This is a partial transcript from "On the Record," March 16, 2006, that has been edited for clarity.

GRETA VAN SUSTEREN, HOST: We have some new information about the murder of nursing student Sarah Whitlock. Hours ago, police told the public how the killer got into the young woman's apartment....

Joining us live from Jacksonville with more are Sarah's parents, Gary and Paula Whitlock. Gary and Paula, I'm not even sure what to say, how to express condolences to you tonight. You know, everybody who's watching, you know, feels terrible about this. And I guess the best we can do is try to help you find your daughter's killer.



VAN SUSTEREN: And in doing that, let me start asking some questions to try to put the pieces together. Let me start first with you, Paula. In any conversations that you had with your daughter, did she ever express any fear of anyone?

PAULA WHITLOCK: No, not at all. Not at all. Everyone loved her.

VAN SUSTEREN: Paula, when was the last time you saw your daughter?

PAULA WHITLOCK: It was Sunday before the past one.

VAN SUSTEREN: Do you live in Jacksonville, where your daughter was living?

PAULA WHITLOCK: Yes, I live out at the beach and she lives in town.

VAN SUSTEREN: Gary, when was the last time you saw your daughter?

GARY WHITLOCK: At the same time my wife did.

VAN SUSTEREN: Anything unusual at all when you saw her? She say anything unusual?

GARY WHITLOCK: Nothing unusual at all.

VAN SUSTEREN: Did she ever express any fear living in that apartment building, fear that it was dangerous?

GARY WHITLOCK: There was always, you know, just being cautious, not being paranoid, but just using good judgment to keep yourself safe, that kind of thing. There was no paranoia, no fear at all. She felt safe where she was.

VAN SUSTEREN: Do either of you know why the police think that someone who murdered her was impersonating a police officer?

GARY WHITLOCK: No. We were given that information. I guess there was a press conference this evening, and the sheriff's department called us prior to that press conference and gave us that same information. And that's the first time we ever had heard of it.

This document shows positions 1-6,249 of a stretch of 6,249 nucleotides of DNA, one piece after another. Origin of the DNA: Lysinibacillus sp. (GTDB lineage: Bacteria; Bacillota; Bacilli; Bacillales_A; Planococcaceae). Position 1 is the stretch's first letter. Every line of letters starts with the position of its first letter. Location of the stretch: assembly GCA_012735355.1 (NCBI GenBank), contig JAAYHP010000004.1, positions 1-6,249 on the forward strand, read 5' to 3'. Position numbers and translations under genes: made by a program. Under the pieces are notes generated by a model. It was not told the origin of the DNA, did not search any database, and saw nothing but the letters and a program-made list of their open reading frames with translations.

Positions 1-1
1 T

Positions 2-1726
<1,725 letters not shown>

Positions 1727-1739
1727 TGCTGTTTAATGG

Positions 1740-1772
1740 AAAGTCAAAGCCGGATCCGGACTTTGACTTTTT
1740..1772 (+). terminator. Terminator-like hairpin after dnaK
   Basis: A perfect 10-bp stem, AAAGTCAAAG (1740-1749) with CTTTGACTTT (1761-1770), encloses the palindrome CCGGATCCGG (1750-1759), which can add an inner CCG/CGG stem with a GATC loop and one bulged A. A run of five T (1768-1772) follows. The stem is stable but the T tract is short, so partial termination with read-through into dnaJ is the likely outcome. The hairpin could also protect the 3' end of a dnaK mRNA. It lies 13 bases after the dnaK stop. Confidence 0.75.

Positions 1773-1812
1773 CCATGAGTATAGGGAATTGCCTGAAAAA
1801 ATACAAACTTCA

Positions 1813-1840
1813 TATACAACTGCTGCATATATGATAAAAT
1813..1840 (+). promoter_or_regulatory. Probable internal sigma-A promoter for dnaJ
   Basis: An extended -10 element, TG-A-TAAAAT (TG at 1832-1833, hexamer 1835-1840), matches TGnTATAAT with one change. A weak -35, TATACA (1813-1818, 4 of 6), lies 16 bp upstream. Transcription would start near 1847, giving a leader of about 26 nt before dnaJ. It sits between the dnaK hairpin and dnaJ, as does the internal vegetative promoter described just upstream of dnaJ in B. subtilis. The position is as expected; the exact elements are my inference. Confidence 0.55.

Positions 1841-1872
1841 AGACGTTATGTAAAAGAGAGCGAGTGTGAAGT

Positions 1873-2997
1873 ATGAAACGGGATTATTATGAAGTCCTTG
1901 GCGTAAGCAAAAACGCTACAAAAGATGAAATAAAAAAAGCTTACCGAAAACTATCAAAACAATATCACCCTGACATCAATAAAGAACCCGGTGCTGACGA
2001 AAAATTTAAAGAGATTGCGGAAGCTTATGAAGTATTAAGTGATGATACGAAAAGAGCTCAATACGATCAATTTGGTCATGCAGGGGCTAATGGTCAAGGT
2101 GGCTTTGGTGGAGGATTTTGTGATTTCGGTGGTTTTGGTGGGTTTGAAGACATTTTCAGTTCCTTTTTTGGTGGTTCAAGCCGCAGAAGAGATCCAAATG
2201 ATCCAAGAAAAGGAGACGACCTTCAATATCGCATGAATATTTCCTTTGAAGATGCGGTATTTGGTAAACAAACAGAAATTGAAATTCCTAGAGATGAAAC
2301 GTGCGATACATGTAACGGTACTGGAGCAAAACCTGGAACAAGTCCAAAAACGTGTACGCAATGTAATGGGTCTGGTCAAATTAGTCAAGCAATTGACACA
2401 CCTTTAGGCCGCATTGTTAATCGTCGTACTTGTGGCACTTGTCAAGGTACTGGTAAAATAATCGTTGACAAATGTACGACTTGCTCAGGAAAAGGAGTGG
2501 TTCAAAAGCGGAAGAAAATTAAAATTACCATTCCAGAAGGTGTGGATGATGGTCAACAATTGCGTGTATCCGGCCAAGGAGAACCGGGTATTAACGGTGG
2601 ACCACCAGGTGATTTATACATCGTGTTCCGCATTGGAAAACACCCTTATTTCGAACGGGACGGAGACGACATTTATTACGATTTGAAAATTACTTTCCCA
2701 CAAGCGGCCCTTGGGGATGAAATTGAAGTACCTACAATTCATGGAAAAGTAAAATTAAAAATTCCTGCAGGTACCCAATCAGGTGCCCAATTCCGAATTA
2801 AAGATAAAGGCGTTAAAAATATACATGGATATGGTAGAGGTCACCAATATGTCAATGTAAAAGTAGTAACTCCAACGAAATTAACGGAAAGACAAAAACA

VAN SUSTEREN: Paula, do you know if that apartment building had surveillance cameras? Because it seems to me that, you know, someone either followed her or came to the door. Well, maybe, I suppose, someone could have been waiting inside. But do you know if there are surveillance cameras out near or around the entrance to her apartment?

PAULA WHITLOCK: I'm not sure if they have any of those or not.

VAN SUSTEREN: Are the police, Paula, giving you information? I mean, are you working well with them? Because this is obviously, you know, a time where need to protect the investigation, but I know that you want answers.

PAULA WHITLOCK: Today was the first time that an officer called us to give us any information.

GARY WHITLOCK: But we know that they're working tirelessly to do everything they can to resolve this case, and we surely appreciate that.


VAN SUSTEREN: What kind of daughter was your daughter?

PAULA WHITLOCK: Oh, everybody that met her loved her. She was a light, like when she walked in the room. She had a real bright smile. She didn't meet a stranger. She would do anything to help anybody. She was really gifted. I mean, she's not like the usual person where they usually have one gift. She was, like, athletic and she was artsy. She could draw, paint. She could play the guitar. She was learning Spanish because she was going to nursing school and she wanted to eventually go to the mission field and work in Costa Rica as a nurse.

VAN SUSTEREN: Gary, you never think you're going to get a call like this, do you, from the...

GARY WHITLOCK: No. No. It's obviously a parent's worst nightmare, especially under the circumstances, as well. Not only is she gone, but the way in which she passed is pretty horrific.

VAN SUSTEREN: Well, the only thing we can do to help you, obviously, right now is try to, you know, get the information out about her, hoping that someone will make a call to 866-845-TIPS because we need to get justice for your daughter, Sarah. And the public needs to help. Gary, Paula, thank you both.

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